I understand that they have the authority to do this. They did it a few years ago, in fact, when the Guardian and the New York Times started publishing Wikileaks stuff. What I don’t understand is why they’d want to do it. Is the value to the Army of blacking out the Guardian greater than the value of the PR they’re handing to Edward Snowden and Glenn Greenwald?

The Army admitted Thursday to not only restricting access to The Guardian news website at the Presidio of Monterey, as reported in Thursday’s Herald, but Armywide…

Gordon Van Vleet, an Arizona-based spokesman for the Army Network Enterprise Technology Command, or NETCOM, said in an email the Army is filtering “some access to press coverage and online content about the NSA leaks.”

He wrote it is routine for the Department of Defense to take preventative “network hygiene” measures to mitigate unauthorized disclosures of classified information…

Presidio employees described how they could access the U.S. site, www.guardiannews.com, but were blocked from articles, such as those about the NSA, that redirected to the British site.

Greenwald, naturally, was accepting high-fives on Twitter upon hearing the news:

Question for Army veterans: How hard would it be for you to get around a blackout of this sort? It’d be hard in the field, I assume, since your access to communications (probably?) runs exclusively through the Army. But if you’re stationed somewhere outside a war zone, this is as simple as pulling up the Guardian on your cell phone under your private data plan, right?

The goal here seems to be to strike a symbolic blow for keeping secrets secret by refusing to allow Army servers to carry stories about Snowden’s leaks, even though the rest of the world has access to them. That information was supposed to be classified, and the Army’s going to formally honor that classification by not lending its own network to the effort to publicize the info. As always with a blackout, though, it risks driving more people to the material by piquing their curiosity; more than that, it plays into the Snowden/Greenwald point about the state’s desperation to hide the fact of its own surveillance. In no real sense can you black out information that’s accessible on most computers in the free world, but you can stage a symbolic yet almost certainly futile blackout inside your own institution. Like I say, is it worth doing that given the PR benefits to the other side? If it is, why hasn’t the rest of the federal government (or the other service branches) imposed a similar blackout? Or have they?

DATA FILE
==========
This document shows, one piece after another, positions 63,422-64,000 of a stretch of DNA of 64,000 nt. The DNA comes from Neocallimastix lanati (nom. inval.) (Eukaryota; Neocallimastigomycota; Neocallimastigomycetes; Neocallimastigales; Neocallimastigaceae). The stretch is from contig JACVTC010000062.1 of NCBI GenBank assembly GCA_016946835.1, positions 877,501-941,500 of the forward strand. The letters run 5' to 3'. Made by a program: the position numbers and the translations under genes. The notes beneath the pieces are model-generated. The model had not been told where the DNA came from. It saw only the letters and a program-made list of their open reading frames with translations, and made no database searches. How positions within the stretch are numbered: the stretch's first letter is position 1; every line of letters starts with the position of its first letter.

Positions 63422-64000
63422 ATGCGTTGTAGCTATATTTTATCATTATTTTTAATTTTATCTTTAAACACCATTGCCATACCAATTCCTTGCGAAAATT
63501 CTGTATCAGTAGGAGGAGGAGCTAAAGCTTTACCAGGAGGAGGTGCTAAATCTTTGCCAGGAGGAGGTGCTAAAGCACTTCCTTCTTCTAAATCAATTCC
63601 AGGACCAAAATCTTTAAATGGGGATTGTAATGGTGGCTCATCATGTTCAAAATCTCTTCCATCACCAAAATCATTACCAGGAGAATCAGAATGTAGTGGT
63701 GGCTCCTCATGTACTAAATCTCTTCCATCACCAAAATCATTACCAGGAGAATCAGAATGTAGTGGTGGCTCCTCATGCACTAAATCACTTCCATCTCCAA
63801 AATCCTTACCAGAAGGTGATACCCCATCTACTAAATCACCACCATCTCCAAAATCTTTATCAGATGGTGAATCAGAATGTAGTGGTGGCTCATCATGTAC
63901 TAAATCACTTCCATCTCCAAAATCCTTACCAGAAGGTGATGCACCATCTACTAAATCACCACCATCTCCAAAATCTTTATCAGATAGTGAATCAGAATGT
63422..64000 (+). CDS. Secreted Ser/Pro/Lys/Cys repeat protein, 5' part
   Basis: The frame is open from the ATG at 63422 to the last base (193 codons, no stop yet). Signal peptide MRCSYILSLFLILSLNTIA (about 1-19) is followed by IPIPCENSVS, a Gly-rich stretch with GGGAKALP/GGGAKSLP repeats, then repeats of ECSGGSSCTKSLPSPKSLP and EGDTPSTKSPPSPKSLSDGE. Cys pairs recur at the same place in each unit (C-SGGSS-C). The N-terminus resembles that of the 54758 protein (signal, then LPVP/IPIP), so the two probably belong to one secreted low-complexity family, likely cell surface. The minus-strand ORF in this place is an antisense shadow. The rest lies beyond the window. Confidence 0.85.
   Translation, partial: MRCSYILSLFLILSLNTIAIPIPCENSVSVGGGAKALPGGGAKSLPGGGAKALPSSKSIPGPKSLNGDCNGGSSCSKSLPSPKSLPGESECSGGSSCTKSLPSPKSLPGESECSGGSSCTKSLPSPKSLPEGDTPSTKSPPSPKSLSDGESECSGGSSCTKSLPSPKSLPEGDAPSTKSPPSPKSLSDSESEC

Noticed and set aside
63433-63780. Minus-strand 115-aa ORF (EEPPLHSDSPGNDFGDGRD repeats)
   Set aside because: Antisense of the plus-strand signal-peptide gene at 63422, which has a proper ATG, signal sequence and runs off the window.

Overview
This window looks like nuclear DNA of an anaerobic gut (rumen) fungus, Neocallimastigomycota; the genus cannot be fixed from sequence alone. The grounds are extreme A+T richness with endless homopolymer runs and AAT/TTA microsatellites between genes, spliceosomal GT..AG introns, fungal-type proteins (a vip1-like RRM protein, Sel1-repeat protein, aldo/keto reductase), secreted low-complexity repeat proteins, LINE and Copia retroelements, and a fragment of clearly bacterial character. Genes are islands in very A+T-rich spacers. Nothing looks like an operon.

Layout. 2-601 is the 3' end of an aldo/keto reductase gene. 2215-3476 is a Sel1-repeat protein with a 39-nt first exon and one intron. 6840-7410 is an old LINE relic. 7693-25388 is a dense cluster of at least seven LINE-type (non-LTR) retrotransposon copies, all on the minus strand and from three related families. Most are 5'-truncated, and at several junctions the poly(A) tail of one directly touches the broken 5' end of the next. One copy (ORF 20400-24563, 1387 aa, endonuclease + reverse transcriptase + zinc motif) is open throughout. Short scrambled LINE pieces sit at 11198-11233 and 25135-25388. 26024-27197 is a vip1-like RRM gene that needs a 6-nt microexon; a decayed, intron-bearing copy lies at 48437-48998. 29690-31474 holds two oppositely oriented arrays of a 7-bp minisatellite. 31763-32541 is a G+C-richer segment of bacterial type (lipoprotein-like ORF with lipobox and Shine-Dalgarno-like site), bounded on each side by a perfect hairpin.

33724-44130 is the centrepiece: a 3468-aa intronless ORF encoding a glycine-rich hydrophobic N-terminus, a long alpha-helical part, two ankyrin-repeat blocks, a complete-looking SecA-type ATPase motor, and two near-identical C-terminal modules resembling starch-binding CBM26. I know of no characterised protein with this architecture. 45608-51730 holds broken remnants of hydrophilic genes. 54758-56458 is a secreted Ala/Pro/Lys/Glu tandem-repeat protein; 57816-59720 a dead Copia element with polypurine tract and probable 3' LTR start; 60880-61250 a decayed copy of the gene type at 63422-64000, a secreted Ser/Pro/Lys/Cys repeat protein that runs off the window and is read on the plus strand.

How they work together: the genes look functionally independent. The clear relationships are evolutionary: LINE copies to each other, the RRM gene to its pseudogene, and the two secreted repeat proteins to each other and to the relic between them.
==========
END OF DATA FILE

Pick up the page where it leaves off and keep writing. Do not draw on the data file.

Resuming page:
Maybe there’s more to it than just a symbolic blackout. Could be that the Army’s worried about potential leakers within the ranks — and who could blame them after Bradley Manning? — and they don’t want to make it any easier for those people either to be inspired by Snowden or, possibly, to piece something bigger together by combining what they know with what Snowden’s revealed. The problem with that theory is that a potential leaker is the most likely sort of servicemen to seek out info on Snowden. He won’t be stopped by restrictions on the service’s computers. He’ll get it through some other means, so this is no barrier to leakers realistically. What am I missing here?